STS - conferences, IST2012

Font Size: 
Governance transitions: the emergence of a governance regime for sustainable biomass?
Mattijs Taanman

Last modified: 2012-03-22


This paper aims to describe and analyze the emergence and dynamics of global standards for sustainable biomass in relation to bio-energy by applying multi-level transition dynamics theory (De Haan & Rotmans, 2011). The goal of this paper is to better understand the mechanisms in this particular governance transition and to use these mechanisms to reflect on short- and medium-term developments that may result in a successful transition or, conversely, a backlash or early lock-in.

Starting point is the ’92 Rio Summit where the failure to reach international consensus on sustainable forestry policies led to the initiation of the Forest Stewardship Council, in which NGOs and companies created a voluntary ‘frontrunner’ standard. In response to FSC, companies created their own standards. This paper describes these developments in terms of an interaction between (1) ‘frontrunner standards’ as new niches that emerge and scale up, (2) voluntary private-lead standards and changing regulation representing processes of regime adaptation, and (3) new (inter-) national legislation as macro-level interventions.  These multi-level interactions can also be seen for other sustainable biomass standards surrounding bio-energy, palm oil, coffee, etc.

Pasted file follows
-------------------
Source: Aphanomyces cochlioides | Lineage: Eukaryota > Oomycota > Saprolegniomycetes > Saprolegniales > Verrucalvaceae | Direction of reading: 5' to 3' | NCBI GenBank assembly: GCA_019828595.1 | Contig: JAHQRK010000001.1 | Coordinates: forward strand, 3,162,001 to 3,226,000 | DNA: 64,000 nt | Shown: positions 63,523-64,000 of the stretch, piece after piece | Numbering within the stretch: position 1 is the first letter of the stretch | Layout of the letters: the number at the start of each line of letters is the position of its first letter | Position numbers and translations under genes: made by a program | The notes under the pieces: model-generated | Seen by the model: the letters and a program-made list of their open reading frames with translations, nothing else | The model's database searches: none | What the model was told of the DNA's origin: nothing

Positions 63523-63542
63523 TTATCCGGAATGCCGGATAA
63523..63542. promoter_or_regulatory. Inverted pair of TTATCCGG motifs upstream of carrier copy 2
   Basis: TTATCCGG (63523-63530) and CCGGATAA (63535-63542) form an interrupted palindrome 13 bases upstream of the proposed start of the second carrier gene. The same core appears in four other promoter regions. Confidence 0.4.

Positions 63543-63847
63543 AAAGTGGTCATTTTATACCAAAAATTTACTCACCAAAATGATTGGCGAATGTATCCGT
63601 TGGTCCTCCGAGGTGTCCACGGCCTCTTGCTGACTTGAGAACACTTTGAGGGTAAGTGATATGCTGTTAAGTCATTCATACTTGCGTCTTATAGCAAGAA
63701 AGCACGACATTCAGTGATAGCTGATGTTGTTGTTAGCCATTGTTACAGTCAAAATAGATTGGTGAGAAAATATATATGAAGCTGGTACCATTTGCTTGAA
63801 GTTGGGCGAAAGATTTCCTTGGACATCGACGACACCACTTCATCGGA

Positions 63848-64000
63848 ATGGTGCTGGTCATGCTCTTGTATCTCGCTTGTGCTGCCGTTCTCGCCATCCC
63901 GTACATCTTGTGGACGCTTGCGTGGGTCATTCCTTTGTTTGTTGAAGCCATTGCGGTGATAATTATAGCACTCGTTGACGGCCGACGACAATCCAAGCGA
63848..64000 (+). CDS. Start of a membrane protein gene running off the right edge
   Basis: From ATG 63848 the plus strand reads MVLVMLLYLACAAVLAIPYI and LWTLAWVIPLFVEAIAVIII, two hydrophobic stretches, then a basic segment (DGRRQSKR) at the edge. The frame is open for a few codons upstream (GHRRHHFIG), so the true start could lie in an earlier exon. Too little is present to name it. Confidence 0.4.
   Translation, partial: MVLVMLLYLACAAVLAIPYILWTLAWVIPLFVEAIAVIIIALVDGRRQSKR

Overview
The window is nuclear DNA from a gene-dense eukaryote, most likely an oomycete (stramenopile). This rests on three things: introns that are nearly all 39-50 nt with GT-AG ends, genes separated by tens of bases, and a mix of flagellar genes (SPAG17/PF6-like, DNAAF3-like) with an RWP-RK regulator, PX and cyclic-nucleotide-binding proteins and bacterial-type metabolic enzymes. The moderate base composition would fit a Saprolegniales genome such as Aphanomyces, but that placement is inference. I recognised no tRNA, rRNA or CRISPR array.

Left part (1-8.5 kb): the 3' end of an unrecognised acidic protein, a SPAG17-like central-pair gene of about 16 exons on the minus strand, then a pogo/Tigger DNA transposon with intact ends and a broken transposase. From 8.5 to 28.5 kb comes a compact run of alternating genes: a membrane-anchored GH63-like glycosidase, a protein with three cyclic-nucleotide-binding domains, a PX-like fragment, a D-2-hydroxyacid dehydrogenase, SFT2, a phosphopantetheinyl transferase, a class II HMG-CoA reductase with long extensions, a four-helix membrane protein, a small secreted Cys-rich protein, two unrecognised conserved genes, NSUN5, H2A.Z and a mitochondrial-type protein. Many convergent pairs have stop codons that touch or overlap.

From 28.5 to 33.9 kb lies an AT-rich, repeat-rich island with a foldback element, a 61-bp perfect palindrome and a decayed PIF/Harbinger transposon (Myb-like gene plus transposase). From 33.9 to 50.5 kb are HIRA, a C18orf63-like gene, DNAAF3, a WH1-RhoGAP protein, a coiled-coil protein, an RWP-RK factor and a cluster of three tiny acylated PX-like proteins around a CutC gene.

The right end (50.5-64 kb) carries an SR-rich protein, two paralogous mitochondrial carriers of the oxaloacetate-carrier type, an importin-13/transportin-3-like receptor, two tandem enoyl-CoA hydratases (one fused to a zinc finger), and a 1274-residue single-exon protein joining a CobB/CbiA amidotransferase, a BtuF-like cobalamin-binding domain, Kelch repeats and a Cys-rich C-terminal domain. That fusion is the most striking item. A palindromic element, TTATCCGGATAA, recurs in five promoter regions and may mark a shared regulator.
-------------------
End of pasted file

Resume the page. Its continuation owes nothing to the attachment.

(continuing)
On the one hand, self-reinforcing interactions between these niche, regime and landscape level developments may ratchet up sustainability norms and promote wide-spread diffusion. On the other hand, these interactions can negatively influence each other, thereby actually hampering the emergence of an effective governance regime for sustainable biomass.

Using transition theory as an analytical framework this paper reinterprets existing empirical studies on sustainable biomass governance in forestry, coffee and bio-energy from the period 1992-2010 to make an inventory of these interaction patterns. These patterns include a competition for legitimacy, learning processes about (un)intended consequences of standards, and institutionalization. Based on this inventory and some 25 interviews with scientists, companies, and policymakers about the future of biomass governance conducted in 2011, we speculate about medium term developments in sustainable biomass governance. These speculations may be used to inform policy advice and/or to monitor the governance dynamics.

References: De Haan, J. and J. Rotmans (2011), “Patterns in transitions: Understanding complex chains of change”, Technological Forecasting and Social Change, Volume 78, Issue 1, pp 90-102